4

Ok I am giving a shot at this, try following the mentioned steps (type in your Terminal): create a folder called 'lxsession' in your hidden folder called .config: $ mkdir /home/pi/.config/lxsession Depending on your Raspberry Pi Version you can try : $ mkdir /home/pi/.config/lxsession/LXDE-pi/ OR $ mkdir /home/pi/.config/lxsession/LXDE/ now create a ...


2

You should edit ~/.config/lxsession/<profile>/autostart if you have it, or make sure it is removed if you need a global LXSession configuration for all users. If you happen to have both files, the global configuration will be ignored: Commands globally executed are stored in the /etc/xdg/lxsession//autostart file, and in addition, other commands can ...


2

It worked, thanks to all who had input (eps Shan-Desai) Okay what I did: 1) Fresh install of Noobs (Raspbian Jessie) 2) sudo apt-get update. 3) sudo apt-get upgrade. 4) sudo apt-get install firefox-esr 5) Then I tried to follow Shan-Desai's advice above with: create a folder called 'lxsession' in your hidden folder called .config: $ mkdir /home/pi/....


2

If you had SSH, you could go back and rewrite it back to the original. If you can access your files, back them up on a USB, and reinstall your version of Raspbian. I would like it for you to provide picture so I can give more to this answer.


1

It's unclear why you're just now looking for a solution, given the importance you attach to your files, and the impact of a loss. But I'll leave that for you to ponder. In the meantime, I would guess that each time you use the SD card to boot and run, your prospects of permanent loss increase. I'd stop that right away, and get on with the backup process. ...


1

To open two chromium windows (and not have them "stick together" as 2 tabs in 1 window), simply add this to both commands in your lxsession autostart: --new-window I found that command line flag by typing this: chromium-browser --help


1

After two days, and a lot of work troubleshooting, I've fixed the problem by: a) Inserting my problematic disk into another computer b) Unmounting the directory (it was automatically mounted) by umount /dev/sda1 c) Running sudo fsck /dev/sda1 It turned out to be a bad bit, and now the problem is all fixed. For future reference, the problem wasn't LXDE, ...


1

If you just want to prevent your Pi from going into sleep mode you could just change lightdm which manages sleep mode. Go into the config file: sudo nano /etc/lightdm/lightdm.conf and add the following line: xserver-command=X -s 0 dpms Edit: I just noticed you're probably following a guide for the Raspberry Pi 4 where indeed that directory and file ...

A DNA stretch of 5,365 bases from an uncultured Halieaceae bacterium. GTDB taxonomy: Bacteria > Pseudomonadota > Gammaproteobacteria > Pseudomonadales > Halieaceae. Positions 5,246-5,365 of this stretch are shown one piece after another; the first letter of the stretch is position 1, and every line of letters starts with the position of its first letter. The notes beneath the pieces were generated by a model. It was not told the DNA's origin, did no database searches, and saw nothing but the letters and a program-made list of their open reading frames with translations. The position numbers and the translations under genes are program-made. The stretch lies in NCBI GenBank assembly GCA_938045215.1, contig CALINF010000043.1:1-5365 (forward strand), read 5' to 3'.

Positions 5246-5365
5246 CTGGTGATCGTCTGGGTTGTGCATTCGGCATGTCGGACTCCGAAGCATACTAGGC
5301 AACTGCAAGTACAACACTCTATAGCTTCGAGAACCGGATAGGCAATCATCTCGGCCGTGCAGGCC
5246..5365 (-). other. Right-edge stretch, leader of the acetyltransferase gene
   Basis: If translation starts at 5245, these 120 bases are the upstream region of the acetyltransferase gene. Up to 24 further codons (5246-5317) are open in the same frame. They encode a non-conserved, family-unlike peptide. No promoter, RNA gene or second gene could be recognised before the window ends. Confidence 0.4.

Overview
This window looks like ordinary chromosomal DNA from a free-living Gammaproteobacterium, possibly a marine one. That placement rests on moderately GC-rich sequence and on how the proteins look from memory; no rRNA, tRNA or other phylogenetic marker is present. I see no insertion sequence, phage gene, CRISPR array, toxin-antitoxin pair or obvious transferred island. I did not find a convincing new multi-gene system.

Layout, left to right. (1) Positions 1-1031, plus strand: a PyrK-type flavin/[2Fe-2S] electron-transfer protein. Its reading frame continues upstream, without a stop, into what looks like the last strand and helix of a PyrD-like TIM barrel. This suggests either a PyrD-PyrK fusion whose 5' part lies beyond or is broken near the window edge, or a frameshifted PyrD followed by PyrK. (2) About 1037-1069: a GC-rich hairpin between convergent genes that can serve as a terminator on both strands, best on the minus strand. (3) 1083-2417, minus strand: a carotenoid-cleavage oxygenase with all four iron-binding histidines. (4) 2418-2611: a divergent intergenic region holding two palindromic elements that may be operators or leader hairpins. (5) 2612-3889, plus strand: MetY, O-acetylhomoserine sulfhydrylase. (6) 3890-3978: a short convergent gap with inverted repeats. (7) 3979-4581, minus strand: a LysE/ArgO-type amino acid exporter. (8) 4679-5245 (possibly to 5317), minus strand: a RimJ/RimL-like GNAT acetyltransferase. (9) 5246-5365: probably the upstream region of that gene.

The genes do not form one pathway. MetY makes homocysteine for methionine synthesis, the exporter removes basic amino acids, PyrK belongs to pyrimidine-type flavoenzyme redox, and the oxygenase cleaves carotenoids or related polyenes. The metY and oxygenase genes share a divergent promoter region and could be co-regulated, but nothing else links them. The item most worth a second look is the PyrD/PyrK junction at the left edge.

1

I haven't used LXDE so far but from a graphical user interface usually you can get to a text console by pressing {ctrl}{alt}F1 (..F2-F6). When you can switch to it then login and repair the settings. You can go back to the GUI with {alt}F7 but in your case there is only a black screen with blinking cursor so you should reboot.


1

There are various ways of running a command at startup, but you do need to make sure of certain things first: Check the permissions of your file, if you think they are correct, temporarily change them to 777 (chmod 777 /path/to/script) and try that Make sure the command/script works manually, which you have done Make sure that the command/script either runs ...


1

In the /etc/xdg/lxsession/LXDE-pi/autostart file, ${HOME} and ~/ don't seem to work. Instead, as a work around, put in an absolute path. The line should therefore look like: @/home/<you>/.config/lxsession/LXDE-pi/autokey.sh


1

I use crontab because it is simple and equally useful for running all kinds of automated scripts regardless of the Linux/Unix system you happen to be using. This is also answered on this question. Below, my own code: Open crontab: sudo crontab -e Instead of the usual crontab format for date (eg. */5 * * * * script_name) use @reboot: @reboot sudo python /...


1

The only solution I'm aware of that lets you connect to the same session that is on a local screen is X11VNC, "a VNC server for real X displays". What you'll need is X11VNC on the Pi and some form of VNC client on your remote device. Install X11VNC sudo apt-get update sudo apt-get install x11vnc Set a password (you can skip it but probably don't ...


Only top voted, non community-wiki answers of a minimum length are eligible